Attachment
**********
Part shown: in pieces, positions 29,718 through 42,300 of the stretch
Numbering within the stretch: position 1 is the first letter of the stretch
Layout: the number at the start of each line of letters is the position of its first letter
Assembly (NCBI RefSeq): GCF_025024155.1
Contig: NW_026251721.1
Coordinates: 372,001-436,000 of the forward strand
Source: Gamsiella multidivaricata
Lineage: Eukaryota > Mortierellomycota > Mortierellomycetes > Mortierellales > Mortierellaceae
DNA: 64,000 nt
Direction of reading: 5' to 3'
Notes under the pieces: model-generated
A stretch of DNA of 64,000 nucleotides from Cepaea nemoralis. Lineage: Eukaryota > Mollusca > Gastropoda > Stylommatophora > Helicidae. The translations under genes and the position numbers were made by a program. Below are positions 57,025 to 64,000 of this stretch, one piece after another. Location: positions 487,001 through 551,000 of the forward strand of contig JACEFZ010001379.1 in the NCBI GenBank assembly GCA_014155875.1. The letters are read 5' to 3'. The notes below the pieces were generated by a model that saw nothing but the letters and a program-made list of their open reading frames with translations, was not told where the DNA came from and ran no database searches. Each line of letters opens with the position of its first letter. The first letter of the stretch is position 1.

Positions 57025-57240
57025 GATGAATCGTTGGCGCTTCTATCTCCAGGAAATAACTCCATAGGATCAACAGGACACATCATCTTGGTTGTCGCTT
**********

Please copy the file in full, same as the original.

Part shown: in pieces, positions 29,718 through 42,300 of the stretch
Numbering within the stretch: position 1 is the first letter of the stretch
Layout: the number at the start of each line of letters is the position of its first letter
Assembly (NCBI RefSeq): GCF_025024155.1
Contig: NW_026251721.1
Coordinates: 372,001-436,000 of the forward strand
Source: Gamsiella multidivaricata
Lineage: Eukaryota > Mortierellomycota > Mortierellomycetes > Mortierellales > Mortierellaceae
DNA: 64,000 nt
Direction of reading: 5' to 3'
Notes under the pieces: model-generated
A stretch of DNA of 64,000 nucleotides from Cepaea nemoralis. Lineage: Eukaryota > Mollusca > Gastropoda > Stylommatophora > Helicidae. The translations under genes and the position numbers were made by a program. Below are positions 57,025 to 64,000 of this stretch, one piece after another. Location: positions 487,001 through 551,000 of the forward strand of contig JACEFZ010001379.1 in the NCBI GenBank assembly GCA_014155875.1. The letters are read 5' to 3'. The notes below the pieces were generated by a model that saw nothing but the letters and a program-made list of their open reading frames with translations, was not told where the DNA came from and ran no database searches. Each line of letters opens with the position of its first letter. The first letter of the stretch is position 1.

Positions 57025-57240
57025 GATGAATCGTTGGCGCTTCTATCTCCAGGAAATAACTCCATAGGATCAACAGGACACATCATCTTGGTTGTCGCTT